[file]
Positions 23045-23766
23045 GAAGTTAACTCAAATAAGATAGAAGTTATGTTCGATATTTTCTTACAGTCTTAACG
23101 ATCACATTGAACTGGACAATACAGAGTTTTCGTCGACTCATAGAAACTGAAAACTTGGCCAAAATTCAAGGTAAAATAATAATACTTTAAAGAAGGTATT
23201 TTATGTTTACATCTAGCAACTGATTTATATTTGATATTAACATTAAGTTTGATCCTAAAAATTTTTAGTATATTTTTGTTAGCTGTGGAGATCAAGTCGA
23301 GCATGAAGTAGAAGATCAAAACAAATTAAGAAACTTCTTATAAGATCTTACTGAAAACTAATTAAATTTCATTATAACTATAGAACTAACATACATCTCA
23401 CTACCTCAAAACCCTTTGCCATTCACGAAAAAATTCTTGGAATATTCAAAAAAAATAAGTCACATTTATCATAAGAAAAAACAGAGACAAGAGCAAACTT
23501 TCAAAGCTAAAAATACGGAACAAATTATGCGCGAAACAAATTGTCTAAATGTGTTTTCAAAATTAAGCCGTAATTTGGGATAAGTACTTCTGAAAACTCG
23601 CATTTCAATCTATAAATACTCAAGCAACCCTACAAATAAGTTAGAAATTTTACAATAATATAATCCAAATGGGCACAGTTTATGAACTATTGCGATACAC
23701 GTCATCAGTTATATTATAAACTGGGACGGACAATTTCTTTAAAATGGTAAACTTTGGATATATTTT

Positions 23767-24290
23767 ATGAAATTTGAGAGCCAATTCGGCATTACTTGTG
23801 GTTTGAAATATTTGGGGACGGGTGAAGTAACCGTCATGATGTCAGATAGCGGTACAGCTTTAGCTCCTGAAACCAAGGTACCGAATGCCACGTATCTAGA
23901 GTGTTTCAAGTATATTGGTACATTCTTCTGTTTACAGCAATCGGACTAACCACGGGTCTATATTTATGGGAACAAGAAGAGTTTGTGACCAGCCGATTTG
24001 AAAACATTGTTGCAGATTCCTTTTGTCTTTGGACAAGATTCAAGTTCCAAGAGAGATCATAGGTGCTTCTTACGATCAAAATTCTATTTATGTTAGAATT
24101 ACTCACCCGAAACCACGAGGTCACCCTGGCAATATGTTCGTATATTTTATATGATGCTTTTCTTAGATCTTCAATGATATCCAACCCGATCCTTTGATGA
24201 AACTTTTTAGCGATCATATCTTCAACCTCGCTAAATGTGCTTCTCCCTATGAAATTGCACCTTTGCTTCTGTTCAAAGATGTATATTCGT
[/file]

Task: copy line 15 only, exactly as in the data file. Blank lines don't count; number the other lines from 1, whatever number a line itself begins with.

24101 ACTCACCCGAAACCACGAGGTCACCCTGGCAATATGTTCGTATATTTTATATGATGCTTTTCTTAGATCTTCAATGATATCCAACCCGATCCTTTGATGA